"Mature" games that are actually mature

Real world definition of "mature": Showing the mental, emotional, or physical characteristics associated with a fully developed person; involving serious thought.

Videogame definition of "mature":
Shits, tits and gibs.

What is adult? According to ratings boards and hand-wringing politicians, the only qualifications necessary are a bucket of blood, a stream of foul profanity and a parade of naughty lady parts. Ironically, the very things that are included to win over immature teenage boys.

The following games, however, define adult in a different way. They tackle challenging themes, explore intellectual ideas and deal with complex characters in complicated relationships. They add shades of grey to an otherwise black-and-white form of entertainment.

Should little kids play Mass Effect? No, but not because they might catch a glimpse of alien ass or learn how to digitally stimulate their “se”xbox, as the media would have you believe. The sci-fi epic simply wasn’t designed for children and, as such, deals with many issues that children wouldn’t understand.

Racism is addressed, as Shepard navigates a minefield of prejudice, intolerance and segregation between the game’s diverse species. Foreign policy is debated, too, with humanity’s brash and aggressive military actions earning both admiration and resentment across the universe. Parallels can even be drawn between the current economic crisis and Mass Effect’s main twist, both of which result from our choosing the path of willful ignorance and least resistance.

Morality, diplomacy, obedience, deception, death, love, and yes, sex – the list continues. Like the best episodes of Star Trek, Mass Effect is about far, far more than spaceships and laser guns.

Rockstar’s sandbox sagas are famous for being big. The cities are big. The missions are big. The casts of characters are big. Until recently, however, the ideas were not.

GTA IV changed everything. While Tommy Vercetti and Carl Johnson showcased the “American dream,” working from hoodlums to kingpins, Niko Bellic discovered that life in the West is often no better, no easier and no more ethical than war in the East. While his predecessors reveled in money, drugs and prostitutes, he found that material gains often require moral sacrifices. And while Vice City and San Andreas boiled down to basic revenge tales, GTA IV exposed how the pursuit of payback was slowly eating away at Niko’s soul.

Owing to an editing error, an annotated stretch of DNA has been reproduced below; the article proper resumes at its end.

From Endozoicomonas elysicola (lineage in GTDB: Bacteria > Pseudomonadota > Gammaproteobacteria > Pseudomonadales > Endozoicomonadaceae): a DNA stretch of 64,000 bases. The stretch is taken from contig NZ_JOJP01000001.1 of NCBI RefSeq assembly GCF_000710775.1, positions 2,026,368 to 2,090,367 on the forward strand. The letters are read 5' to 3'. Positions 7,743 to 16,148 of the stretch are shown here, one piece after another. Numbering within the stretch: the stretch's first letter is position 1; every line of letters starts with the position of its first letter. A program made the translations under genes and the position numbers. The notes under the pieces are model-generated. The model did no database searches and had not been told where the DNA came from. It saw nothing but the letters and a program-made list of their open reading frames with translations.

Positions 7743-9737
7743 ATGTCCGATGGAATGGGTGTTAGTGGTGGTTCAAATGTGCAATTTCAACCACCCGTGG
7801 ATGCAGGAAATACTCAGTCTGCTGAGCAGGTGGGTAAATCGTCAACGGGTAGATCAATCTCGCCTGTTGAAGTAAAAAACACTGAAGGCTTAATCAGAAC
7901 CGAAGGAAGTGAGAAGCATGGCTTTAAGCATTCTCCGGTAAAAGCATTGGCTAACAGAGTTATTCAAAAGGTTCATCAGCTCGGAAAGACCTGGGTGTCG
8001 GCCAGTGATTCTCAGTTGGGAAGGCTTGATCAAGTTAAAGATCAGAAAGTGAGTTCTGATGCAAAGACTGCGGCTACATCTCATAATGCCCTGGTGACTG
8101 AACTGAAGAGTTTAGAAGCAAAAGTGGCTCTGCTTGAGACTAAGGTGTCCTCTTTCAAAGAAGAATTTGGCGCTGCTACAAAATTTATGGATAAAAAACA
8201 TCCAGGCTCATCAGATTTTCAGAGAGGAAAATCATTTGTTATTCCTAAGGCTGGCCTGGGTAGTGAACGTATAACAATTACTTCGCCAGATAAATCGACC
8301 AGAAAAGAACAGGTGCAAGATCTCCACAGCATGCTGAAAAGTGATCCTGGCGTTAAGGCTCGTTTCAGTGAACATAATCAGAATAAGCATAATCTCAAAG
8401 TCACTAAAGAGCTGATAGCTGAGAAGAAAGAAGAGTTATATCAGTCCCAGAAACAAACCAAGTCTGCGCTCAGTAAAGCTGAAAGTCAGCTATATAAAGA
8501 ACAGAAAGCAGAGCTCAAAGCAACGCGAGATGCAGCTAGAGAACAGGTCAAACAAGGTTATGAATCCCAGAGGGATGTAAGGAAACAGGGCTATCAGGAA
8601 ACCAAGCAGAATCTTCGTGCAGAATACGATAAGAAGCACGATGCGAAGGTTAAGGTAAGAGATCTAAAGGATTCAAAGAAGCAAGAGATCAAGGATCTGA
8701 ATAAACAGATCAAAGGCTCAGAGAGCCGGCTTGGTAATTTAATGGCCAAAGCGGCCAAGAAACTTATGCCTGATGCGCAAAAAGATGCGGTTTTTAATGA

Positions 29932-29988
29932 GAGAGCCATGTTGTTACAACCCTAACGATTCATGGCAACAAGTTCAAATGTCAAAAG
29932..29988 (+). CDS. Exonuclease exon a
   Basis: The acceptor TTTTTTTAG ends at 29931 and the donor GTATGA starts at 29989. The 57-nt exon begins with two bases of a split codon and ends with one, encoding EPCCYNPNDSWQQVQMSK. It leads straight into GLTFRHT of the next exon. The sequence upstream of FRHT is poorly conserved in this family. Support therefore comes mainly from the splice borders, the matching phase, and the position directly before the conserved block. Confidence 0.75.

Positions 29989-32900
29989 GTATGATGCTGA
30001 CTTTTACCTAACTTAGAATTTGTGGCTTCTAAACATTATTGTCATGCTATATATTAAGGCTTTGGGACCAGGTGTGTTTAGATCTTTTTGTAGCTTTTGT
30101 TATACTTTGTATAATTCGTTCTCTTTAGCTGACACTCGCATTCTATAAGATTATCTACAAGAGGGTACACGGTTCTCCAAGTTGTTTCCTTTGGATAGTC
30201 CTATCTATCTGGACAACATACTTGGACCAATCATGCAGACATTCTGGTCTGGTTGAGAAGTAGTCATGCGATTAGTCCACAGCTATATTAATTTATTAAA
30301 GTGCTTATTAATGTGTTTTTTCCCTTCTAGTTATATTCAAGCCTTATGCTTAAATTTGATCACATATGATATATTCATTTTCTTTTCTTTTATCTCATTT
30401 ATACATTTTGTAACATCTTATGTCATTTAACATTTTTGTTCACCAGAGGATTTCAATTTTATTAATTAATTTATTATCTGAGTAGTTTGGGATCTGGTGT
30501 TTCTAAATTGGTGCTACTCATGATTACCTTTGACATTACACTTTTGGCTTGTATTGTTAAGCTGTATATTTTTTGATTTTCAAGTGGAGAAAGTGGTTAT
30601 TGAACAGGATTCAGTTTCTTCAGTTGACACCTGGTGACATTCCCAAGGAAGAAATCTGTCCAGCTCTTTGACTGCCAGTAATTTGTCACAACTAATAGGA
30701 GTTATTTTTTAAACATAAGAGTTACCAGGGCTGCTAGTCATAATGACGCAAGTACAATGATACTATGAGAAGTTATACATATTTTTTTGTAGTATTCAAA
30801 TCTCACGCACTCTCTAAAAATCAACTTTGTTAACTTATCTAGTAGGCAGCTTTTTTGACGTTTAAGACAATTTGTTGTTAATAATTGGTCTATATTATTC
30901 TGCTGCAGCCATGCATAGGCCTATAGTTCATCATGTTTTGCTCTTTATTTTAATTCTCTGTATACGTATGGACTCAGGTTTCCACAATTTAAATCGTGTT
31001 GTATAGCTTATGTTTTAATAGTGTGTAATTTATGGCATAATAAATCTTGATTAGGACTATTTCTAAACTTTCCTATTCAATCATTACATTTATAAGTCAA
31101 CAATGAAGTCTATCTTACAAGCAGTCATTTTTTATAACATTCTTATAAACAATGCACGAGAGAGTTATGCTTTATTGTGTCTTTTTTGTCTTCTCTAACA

Who knew the immigrant, so fresh off the boat, would come to understand our culture more insightfully than any protagonist before?

Some of the most mature games aren't even rated “Mature." Braid is legally appropriate for anyone over the age of 10, as the fairytale visuals, soothing music and bouncing pint-sized hero give the impression of an old-school Nintendo platformer. The subtext of this seemingly innocent quest, on the other hand, requires a bit of life experience to appreciate.
Just ask Soulja Boy.

In a kids’ game, for instance, the ability to time travel might nab an extra life or bop an extra enemy. In Braid, reversing the clock solves a series of mind-melting puzzles and, at the same time, symbolizes the haunting power of regret. If the protagonist could try everything over again - correct his past mistakes - would the Princess return? Would she ever have left? If he could slow down the world, or lead two lives at once, would that somehow help reclaim her?

We all wish we could erase our errors, or go back and try a different path in life, with the simple press of a button. Braid capitalizes on this universal longing and, without spoiling the end, also preys on it.

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  • duartemartinho - March 5, 2014 3:32 a.m.

    Manhunt 2, Should be there. Not because of the violence, but because is the most accurate display of insanity and multiple personality disorder.
  • kangaroocory - December 4, 2010 1:58 a.m.

    Yeeeeeesssss!! Avenged Sevenfold/Bat Country didn't have to look! My thanks to you Mr. Barratt. I've been waiting for a good music reference.
  • dbleja - August 12, 2010 7:31 a.m.